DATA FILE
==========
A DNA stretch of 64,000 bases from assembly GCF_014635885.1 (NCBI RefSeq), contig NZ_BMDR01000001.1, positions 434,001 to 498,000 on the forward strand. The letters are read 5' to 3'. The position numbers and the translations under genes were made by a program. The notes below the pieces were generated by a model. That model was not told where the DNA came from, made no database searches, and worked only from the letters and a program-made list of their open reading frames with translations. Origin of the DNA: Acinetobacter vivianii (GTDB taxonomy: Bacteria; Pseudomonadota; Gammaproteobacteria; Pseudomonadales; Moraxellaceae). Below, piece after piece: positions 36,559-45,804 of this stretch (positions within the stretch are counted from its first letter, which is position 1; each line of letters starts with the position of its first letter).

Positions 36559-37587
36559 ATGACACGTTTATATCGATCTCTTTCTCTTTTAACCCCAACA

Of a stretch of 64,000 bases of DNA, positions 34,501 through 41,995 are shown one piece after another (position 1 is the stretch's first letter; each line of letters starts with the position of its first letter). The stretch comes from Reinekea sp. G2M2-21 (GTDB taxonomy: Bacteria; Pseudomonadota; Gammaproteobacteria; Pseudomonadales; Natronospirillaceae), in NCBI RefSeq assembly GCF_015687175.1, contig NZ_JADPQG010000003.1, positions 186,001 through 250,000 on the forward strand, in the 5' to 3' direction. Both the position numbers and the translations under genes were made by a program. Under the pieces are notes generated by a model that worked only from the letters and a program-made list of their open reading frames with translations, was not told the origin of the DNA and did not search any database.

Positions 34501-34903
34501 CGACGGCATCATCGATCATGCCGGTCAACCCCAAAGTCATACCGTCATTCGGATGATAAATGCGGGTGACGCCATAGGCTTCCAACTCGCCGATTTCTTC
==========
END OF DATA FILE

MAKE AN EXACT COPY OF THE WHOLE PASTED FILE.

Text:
A DNA stretch of 64,000 bases from assembly GCF_014635885.1 (NCBI RefSeq), contig NZ_BMDR01000001.1, positions 434,001 to 498,000 on the forward strand. The letters are read 5' to 3'. The position numbers and the translations under genes were made by a program. The notes below the pieces were generated by a model. That model was not told where the DNA came from, made no database searches, and worked only from the letters and a program-made list of their open reading frames with translations. Origin of the DNA: Acinetobacter vivianii (GTDB taxonomy: Bacteria; Pseudomonadota; Gammaproteobacteria; Pseudomonadales; Moraxellaceae). Below, piece after piece: positions 36,559-45,804 of this stretch (positions within the stretch are counted from its first letter, which is position 1; each line of letters starts with the position of its first letter).

Positions 36559-37587
36559 ATGACACGTTTATATCGATCTCTTTCTCTTTTAACCCCAACA

Of a stretch of 64,000 bases of DNA, positions 34,501 through 41,995 are shown one piece after another (position 1 is the stretch's first letter; each line of letters starts with the position of its first letter). The stretch comes from Reinekea sp. G2M2-21 (GTDB taxonomy: Bacteria; Pseudomonadota; Gammaproteobacteria; Pseudomonadales; Natronospirillaceae), in NCBI RefSeq assembly GCF_015687175.1, contig NZ_JADPQG010000003.1, positions 186,001 through 250,000 on the forward strand, in the 5' to 3' direction. Both the position numbers and the translations under genes were made by a program. Under the pieces are notes generated by a model that worked only from the letters and a program-made list of their open reading frames with translations, was not told the origin of the DNA and did not search any database.

Positions 34501-34903
34501 CGACGGCATCATCGATCATGCCGGTCAACCCCAAAGTCATACCGTCATTCGGATGATAAATGCGGGTGACGCCATAGGCTTCCAACTCGCCGATTTCTTC